No one wants to hear the police knocking at their door. It can be very difficult to know how to respond when a police officer turns up on your doorstep wanting to ask you questions or come inside.
If an officer misunderstands what you say or sees something out of context, they might arrest you and try to charge you with a crime. You may feel strongly that you don’t want them in your home even though you know you have not broken the law but don’t want to seem uncooperative if they will gain entry anyway.
When can the police come into your home?
When they have your permission
The reason cops show up and knock on your door is because they need permission to come inside. Many people will let the police into their homes, not realizing that they can’t retract that permission once the officer notices some evidence of criminal activity. A roommate or family member could also allow them inside, although the police may not be able to enter your private spaces in that situation.
When they have a warrant
If a judge agrees that there is likely evidence at your home of criminal activity, they may sign a search warrant. Officers with a valid search warrant can demand entry into your home and search, provided that they do not go outside the scope of the warrant.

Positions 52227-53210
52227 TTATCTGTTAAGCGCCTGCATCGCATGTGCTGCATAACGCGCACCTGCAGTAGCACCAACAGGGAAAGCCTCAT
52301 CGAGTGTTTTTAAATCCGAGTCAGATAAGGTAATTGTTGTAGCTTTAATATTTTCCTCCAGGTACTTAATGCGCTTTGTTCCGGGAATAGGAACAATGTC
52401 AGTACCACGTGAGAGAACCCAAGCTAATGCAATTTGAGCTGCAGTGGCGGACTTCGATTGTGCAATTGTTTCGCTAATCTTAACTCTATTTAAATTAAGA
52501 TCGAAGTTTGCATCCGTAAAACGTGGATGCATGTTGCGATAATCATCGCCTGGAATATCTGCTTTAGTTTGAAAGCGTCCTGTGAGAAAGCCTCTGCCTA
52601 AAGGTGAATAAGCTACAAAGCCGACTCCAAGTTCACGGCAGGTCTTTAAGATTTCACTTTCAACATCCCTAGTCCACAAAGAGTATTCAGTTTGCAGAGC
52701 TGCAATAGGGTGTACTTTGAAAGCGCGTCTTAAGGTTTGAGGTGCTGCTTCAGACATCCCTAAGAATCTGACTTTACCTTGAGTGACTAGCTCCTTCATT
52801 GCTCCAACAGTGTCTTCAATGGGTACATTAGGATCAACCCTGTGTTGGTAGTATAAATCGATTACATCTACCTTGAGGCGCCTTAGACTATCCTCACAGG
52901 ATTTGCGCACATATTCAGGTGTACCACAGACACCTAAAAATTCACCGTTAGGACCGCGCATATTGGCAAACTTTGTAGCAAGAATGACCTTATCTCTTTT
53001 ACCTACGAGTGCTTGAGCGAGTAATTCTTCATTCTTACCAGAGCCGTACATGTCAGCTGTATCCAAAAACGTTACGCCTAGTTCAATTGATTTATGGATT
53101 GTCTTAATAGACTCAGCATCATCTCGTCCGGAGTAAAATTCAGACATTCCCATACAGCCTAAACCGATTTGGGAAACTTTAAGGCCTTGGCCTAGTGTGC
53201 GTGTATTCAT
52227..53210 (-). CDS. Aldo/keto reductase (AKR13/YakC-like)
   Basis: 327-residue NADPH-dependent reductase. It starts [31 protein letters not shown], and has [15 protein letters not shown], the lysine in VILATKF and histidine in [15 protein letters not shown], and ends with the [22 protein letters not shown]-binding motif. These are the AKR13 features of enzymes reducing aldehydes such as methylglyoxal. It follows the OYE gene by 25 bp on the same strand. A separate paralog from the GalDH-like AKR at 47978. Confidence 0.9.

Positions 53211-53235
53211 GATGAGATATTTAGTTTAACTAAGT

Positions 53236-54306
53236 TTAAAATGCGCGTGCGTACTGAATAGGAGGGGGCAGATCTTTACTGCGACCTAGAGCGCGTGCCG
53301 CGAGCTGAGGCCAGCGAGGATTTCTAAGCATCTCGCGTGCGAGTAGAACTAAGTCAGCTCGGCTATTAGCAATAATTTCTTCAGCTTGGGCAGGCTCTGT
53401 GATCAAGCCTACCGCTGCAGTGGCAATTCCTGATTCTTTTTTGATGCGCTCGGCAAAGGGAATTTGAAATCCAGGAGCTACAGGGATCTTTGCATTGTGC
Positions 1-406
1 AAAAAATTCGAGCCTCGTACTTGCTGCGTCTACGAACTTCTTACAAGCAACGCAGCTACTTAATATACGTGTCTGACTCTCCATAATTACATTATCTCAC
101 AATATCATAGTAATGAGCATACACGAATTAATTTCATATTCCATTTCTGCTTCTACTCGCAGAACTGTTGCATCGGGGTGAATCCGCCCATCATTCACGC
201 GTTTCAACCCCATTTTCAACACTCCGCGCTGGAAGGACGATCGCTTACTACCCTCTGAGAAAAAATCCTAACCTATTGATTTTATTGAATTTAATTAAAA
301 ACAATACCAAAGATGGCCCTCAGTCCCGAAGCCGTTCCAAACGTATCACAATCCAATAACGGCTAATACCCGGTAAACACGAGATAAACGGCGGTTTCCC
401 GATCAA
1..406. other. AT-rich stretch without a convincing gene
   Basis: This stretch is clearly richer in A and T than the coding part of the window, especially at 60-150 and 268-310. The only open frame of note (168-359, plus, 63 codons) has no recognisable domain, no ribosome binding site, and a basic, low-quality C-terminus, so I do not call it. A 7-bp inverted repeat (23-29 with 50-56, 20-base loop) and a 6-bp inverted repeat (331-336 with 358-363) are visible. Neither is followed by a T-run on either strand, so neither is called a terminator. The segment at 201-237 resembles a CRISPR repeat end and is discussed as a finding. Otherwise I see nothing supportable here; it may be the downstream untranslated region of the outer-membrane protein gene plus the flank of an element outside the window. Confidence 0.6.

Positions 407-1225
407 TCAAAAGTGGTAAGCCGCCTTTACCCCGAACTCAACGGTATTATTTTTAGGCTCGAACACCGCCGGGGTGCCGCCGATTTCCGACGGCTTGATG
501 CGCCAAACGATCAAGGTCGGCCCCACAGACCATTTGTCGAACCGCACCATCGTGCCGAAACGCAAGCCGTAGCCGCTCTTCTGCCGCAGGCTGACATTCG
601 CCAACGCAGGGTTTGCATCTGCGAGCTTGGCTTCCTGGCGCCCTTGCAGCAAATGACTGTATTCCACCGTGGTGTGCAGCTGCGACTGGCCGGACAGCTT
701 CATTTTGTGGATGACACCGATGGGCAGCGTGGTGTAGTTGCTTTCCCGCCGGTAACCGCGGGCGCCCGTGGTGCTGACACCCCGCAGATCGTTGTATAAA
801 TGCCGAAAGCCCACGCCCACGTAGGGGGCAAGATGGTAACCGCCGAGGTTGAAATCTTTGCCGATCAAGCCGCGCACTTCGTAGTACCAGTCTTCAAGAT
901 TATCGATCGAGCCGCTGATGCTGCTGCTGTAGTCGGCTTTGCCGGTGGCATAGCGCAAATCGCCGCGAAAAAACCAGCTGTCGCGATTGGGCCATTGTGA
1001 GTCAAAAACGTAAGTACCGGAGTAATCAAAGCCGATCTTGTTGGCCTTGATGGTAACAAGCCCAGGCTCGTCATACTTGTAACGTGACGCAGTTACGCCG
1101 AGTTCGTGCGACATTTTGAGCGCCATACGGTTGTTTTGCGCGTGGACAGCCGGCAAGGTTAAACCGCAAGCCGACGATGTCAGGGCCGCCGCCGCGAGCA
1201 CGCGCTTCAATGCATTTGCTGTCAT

When they have probable cause
If a police officer believes there is a crime in progress, they can force their way onto a property. If they hear someone scream for help or smell drugs, they could claim they had probable cause to enter the property. Even the pursuit of someone from a different location for an unrelated offense could be probable cause for entry onto private property.
Knowing when the police can access your home can help you fight back against criminal charges or avoid getting arrested in the first place.